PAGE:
Cook for people. “Love people, cook them tasty food” says the Penzey’s bumper sticker stuck to my recipe notebook. It is an eloquent summary of one of my life philosophies. I imagine it mostly as bartering, as I’m doing with a friend who is working part-time for TheraSpecs. She hates to cook and has a family to feed. I love to cook and want to do something when I have energy but am mentally foggy. I recently spent 28 hours over five days and made at least six weeks of dinners for her family. It was so much fun and I’m happy to know I’m nourishing the bellies and taste buds of people I love. Unfortunately, a week later I’m still paying for all that time on my feet and cheating on my diet as I tested recipes.

How heartening it is to see that I’m already making progress on some of these goals. Until writing them down just now, they all felt big and nebulous and way out of reach given my current health. Big goals are made up of tiny steps after all. I’ve been working toward my dreams without even realizing it. Migraine isn’t holding me back, just slowing me down.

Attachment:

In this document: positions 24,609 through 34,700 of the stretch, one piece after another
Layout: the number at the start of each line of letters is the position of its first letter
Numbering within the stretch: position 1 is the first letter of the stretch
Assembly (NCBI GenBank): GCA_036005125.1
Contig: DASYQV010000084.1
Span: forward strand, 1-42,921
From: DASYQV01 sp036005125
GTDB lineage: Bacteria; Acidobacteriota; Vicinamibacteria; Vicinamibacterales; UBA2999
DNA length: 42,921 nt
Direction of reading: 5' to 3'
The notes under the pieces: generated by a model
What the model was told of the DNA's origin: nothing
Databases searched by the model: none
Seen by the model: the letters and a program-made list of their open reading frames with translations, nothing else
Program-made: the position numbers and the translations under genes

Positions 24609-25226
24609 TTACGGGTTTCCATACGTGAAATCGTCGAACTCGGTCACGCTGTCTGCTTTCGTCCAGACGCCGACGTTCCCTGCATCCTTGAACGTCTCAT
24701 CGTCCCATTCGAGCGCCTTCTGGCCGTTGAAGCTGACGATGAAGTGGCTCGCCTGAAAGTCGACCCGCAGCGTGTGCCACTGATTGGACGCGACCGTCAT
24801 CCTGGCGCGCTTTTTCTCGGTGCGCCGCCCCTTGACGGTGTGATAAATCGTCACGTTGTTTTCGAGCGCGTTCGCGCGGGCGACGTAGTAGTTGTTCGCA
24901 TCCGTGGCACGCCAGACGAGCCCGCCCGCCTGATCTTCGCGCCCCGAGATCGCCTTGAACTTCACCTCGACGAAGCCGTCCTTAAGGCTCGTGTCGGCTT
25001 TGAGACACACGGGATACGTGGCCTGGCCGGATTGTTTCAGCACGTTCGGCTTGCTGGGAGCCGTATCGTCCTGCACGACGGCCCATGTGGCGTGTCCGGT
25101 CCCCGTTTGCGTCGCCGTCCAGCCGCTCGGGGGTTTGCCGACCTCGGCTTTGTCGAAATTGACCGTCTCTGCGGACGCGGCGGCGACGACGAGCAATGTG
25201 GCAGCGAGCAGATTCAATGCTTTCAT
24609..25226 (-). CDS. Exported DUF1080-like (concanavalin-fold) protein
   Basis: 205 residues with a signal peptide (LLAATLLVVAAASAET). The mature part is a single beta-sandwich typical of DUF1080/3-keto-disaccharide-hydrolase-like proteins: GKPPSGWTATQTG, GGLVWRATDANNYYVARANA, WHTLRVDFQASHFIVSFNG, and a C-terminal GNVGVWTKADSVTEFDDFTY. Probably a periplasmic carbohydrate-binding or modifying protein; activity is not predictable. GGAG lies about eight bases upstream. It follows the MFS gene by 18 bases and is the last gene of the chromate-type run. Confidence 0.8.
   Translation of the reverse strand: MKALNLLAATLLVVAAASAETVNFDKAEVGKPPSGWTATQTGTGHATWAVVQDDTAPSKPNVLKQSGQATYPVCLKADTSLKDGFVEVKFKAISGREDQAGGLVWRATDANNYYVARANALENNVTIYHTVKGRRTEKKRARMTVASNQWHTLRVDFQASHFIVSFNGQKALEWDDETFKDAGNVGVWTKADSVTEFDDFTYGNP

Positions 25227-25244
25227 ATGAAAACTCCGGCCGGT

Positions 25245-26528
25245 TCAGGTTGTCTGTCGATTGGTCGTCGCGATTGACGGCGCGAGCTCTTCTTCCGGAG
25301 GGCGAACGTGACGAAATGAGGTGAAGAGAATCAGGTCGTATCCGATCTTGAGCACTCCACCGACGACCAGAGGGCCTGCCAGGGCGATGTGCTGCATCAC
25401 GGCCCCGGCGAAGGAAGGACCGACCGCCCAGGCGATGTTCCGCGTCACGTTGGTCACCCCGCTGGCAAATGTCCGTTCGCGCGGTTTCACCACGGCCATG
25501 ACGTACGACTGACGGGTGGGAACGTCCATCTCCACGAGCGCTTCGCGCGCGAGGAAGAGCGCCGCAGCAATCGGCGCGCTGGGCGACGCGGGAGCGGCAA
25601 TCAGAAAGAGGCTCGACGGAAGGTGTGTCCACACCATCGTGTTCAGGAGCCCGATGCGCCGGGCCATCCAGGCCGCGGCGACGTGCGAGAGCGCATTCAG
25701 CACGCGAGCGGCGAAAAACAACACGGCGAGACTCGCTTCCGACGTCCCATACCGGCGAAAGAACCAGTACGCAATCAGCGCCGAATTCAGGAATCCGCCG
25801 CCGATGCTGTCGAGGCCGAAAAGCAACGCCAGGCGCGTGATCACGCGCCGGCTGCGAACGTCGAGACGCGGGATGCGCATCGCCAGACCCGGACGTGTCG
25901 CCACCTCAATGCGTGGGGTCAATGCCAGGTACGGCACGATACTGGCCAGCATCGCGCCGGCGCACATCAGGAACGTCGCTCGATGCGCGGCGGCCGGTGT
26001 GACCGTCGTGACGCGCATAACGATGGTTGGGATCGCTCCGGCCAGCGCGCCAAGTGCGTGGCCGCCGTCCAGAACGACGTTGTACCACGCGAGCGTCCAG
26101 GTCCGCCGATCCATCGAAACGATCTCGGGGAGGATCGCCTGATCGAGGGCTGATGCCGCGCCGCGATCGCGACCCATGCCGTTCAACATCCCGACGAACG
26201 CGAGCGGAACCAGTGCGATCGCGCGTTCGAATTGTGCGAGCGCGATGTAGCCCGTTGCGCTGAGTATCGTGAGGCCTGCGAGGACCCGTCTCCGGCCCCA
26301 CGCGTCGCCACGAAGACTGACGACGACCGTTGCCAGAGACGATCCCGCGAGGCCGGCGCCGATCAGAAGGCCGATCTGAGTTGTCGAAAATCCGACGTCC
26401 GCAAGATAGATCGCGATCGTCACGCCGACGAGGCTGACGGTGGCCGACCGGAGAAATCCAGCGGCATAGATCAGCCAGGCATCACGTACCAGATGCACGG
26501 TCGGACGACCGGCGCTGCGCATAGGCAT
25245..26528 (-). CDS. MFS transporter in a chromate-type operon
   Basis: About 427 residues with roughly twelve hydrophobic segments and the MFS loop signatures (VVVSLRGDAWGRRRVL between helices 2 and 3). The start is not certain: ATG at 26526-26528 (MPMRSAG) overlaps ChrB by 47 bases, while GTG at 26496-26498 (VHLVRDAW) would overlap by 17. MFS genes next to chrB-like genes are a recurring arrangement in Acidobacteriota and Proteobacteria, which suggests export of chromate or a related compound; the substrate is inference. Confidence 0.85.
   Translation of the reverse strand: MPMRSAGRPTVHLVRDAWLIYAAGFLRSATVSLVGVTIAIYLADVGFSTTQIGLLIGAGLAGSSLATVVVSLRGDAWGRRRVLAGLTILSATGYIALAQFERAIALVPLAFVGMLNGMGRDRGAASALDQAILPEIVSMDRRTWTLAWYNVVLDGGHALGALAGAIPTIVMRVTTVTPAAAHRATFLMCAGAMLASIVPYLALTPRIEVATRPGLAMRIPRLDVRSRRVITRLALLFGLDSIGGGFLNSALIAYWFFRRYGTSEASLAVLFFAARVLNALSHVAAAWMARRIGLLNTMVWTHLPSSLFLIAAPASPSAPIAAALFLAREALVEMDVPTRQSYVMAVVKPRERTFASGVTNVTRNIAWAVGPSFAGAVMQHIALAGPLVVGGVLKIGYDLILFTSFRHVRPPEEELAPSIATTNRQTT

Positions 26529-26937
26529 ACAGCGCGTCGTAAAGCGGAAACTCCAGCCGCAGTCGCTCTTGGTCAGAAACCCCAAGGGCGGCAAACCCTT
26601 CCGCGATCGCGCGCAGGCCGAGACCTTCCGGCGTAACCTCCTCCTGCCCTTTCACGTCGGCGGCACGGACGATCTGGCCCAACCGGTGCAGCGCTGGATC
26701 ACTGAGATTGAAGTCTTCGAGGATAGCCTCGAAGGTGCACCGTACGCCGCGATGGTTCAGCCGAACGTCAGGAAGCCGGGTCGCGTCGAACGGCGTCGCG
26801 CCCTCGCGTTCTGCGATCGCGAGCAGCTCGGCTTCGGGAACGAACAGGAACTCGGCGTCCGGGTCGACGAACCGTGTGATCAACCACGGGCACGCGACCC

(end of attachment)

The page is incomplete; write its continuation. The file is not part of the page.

Coping, Favorites, Mental Health

The Guilt of Letting Myself Down Over and Over

Guilt and I spend a lot of time together. It is my closest friend, a friend I happen to despise. This is one bad relationship I don’t think will ever end. I feel guilty when I let anyone down, especially when that person is me. Multiple times a day I make promises to myself and multiple times a day I break those promises.

Lists are essentially promises to oneself. You plan to do each item on the list: make a phone call, clean the kitchen, have dinner with friends, pick up the house, etc. Organized folks will assign realistic dates to tasks. I give deadlines too; usually leaving 48 hours to accomplish all 12 items. Then berate myself for not taking care of them.